I’ve been living near Sparta for about eighteen years and for most of that period have passed through it twice a day on the way to work and back. Never once have I thought to look up its history and to date I have not taken the walking tour (I’ll have to rectify that). Below, a few of the many historic homes in Sparta.

According to Wikipedia Sparta:

is a neighborhood of the village of Ossining in New York. Sparta borders the Hudson River south of most of the village of Ossining. The neighborhood was a hamlet of the town of Ossining, and remains its oldest community. Sparta was founded by Dutch settlers in the 17th century. It has zip codes 10510 and 10562. The elevation is 56 feet.

The neighborhood includes the Sparta Historic District, the Jug Tavern, and the Sparta Cemetery. The New Croton Aqueduct, Old Croton Aqueduct, Old Croton Trailway State Park, and Trailways State Park Aqueduct transverse the neighborhood.

Above, The Old Jug Tavern:

74 Revolutionary Road. The Jug Tavern, or Davis-Garrison House, is believed to be the oldest surviving structure in the Village of Ossining. The northern half of the house was probably built by Peter Davis soon after his marriage in January 1758. Peter died before 1795, but his widow owned the house at least until 1810. By 1830, the house was owned by Nathaniel and Annie Garrison. Nathaniel died in 1843, but Annie lived there until her death in 1869 at the age of 99.

It is not clear how the Davis-Garrison House got the name “Jug Tavern,” but Nathaniel Garrison may have sold liquor by the jug, without benefit of a license, as there is no record of a tavern license having been granted to any occupant of the house. Mrs. William Mowatt sold the house to the Town of Ossining and the Ossining Restoration Committee in 1975, and the deed was transferred to the non-profit corporation Jug Tavern of Sparta Inc. in 1976. This house was rebuilt in 1884 and renovated from 1975 to 1991. It was entered in the National Register of Historic Places in 1976.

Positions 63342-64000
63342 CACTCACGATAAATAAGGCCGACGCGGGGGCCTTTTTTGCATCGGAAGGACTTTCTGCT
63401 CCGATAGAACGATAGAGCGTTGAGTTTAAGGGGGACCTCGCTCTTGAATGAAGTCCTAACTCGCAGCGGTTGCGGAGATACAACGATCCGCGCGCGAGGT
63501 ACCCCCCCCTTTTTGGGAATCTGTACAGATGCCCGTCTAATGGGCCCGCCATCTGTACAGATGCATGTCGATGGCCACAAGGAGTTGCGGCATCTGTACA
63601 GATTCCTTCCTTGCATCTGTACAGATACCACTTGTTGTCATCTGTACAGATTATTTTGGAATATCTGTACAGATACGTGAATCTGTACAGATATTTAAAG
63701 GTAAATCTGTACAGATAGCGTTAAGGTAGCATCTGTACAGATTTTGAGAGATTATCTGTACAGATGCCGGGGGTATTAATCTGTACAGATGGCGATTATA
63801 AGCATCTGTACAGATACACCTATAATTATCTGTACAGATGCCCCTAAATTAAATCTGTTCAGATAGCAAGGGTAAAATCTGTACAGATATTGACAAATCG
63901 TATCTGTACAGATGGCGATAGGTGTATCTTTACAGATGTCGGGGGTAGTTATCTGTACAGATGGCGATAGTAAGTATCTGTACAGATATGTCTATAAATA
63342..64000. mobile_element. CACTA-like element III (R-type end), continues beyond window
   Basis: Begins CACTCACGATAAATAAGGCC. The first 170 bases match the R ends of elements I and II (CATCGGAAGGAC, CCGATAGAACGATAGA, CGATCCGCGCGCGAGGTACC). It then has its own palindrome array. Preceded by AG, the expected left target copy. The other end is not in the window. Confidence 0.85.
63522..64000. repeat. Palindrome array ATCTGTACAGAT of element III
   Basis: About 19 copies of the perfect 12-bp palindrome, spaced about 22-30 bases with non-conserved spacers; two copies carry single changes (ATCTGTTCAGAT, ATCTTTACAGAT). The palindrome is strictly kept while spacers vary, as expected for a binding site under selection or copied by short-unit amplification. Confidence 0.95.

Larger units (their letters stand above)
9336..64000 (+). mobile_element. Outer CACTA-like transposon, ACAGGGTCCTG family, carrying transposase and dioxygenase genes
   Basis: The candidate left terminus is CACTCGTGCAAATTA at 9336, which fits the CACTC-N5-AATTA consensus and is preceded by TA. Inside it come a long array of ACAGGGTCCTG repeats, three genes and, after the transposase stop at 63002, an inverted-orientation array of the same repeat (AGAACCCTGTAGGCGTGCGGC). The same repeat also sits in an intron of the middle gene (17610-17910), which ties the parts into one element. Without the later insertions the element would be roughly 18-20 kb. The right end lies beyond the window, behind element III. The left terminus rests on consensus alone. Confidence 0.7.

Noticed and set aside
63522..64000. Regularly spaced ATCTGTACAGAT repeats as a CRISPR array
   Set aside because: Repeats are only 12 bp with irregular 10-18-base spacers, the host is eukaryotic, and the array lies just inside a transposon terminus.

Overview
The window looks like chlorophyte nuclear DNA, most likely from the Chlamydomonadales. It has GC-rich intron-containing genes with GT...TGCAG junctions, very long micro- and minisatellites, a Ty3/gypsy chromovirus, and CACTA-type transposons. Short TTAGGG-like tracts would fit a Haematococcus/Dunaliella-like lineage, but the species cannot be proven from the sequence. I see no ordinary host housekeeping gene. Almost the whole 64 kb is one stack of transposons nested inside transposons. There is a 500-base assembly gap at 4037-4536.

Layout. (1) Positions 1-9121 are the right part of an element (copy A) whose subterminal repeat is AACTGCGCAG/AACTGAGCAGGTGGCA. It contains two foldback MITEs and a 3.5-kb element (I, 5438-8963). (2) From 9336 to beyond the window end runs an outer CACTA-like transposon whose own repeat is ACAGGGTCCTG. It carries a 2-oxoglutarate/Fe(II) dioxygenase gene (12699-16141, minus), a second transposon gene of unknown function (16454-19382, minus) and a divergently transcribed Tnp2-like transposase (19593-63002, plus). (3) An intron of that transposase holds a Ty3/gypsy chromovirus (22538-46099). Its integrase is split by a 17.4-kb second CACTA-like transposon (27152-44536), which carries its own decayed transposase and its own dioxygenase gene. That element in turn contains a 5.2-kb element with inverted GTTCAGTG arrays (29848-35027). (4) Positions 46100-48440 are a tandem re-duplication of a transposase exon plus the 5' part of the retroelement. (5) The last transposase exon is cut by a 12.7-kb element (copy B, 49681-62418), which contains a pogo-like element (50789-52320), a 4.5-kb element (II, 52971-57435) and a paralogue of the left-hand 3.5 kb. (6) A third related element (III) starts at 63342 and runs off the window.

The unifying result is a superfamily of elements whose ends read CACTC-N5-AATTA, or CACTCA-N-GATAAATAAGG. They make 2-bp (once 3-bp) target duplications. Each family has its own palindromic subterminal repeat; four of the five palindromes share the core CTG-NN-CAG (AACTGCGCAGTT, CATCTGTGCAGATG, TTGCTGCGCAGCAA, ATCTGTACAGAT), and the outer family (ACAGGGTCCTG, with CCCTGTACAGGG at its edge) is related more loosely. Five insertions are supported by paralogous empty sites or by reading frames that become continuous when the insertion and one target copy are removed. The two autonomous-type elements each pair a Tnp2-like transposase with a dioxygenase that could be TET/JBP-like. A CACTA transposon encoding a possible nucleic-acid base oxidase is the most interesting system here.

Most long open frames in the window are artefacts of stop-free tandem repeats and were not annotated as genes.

12 Liberty Street. This brick house with a Georgian-style curved front consists of the original square structure on the right-hand side, built in 1789 of Flemish bond construction, and the addition that was built during the Vanderlip restoration of Sparta between 1919 and 1922. The house was the Union Hotel, owned by Thomas Sherwood, in the 1860s and ’70s, and the Washington Inn in 1895. The local lore is that George Washington once slept there.

Sparta residents once got their water from a well in front of the house, at the intersection of Liberty Street and Rockledge Avenue. This was the site of the village well until about 1920.

1 Rockledge Avenue. The original center portion of this brick house, built in 1784, is of Flemish bond construction. The owner, Josiah Rhodes, operated a mustard mill, in partnership with William Kemeys, on Sparta Brook from at least as early as 1797. Rhodes died in 1807.

Legend has it that the house served as George Washington’s headquarters while he stayed at the hotel across the street at 12 Liberty Street. The left and right wings were added in 1921 by Vanderlip‘s contractor, William Crawford. Andrew Lyon, a weaver, lived in the house during the 1860s and ’70s, and Harry Hopkins of the Franklin Roosevelt administration lived there from 1932 to 1936.

11 Liberty Street. This stucco house was built before 1820 and has been extensively altered since then. The building was a hotel called the “Branch House,” owned by A. Vanderhoff, in the 1860s and 1870s. It was the grocery and general store of Edward Storms at the turn of the century.

2 Rockledge Avenue. This white-painted brick house was built as a warehouse in about 1820. A large opening in the front, probably to allow horse-drawn carts to enter and exit, has been bricked in. A merchantile firm, Cypher & Slater, occupied the building in the 1860s and ’70s, and a grocery store was on the ground floor (and possibly a brothel on the upper floors) at the turn of the century. The house now contains five apartments.

With the exception of the extract from Wikipedia all of the quotations are taken from A Self-Guided Tour of Sparta. Historic Sparta Walking Tours are conducted throughout the Spring, Summer and Fall. The tours are guided by Dr. Alan M. Stahl, Sparta historian, resident and president of Jug Tavern of Sparta, Inc., who details the history of the Jug Tavern as well as Sparta’s homes and residents over the past 200 years. Check the Calendar for a schedule of Walking Tours and details.




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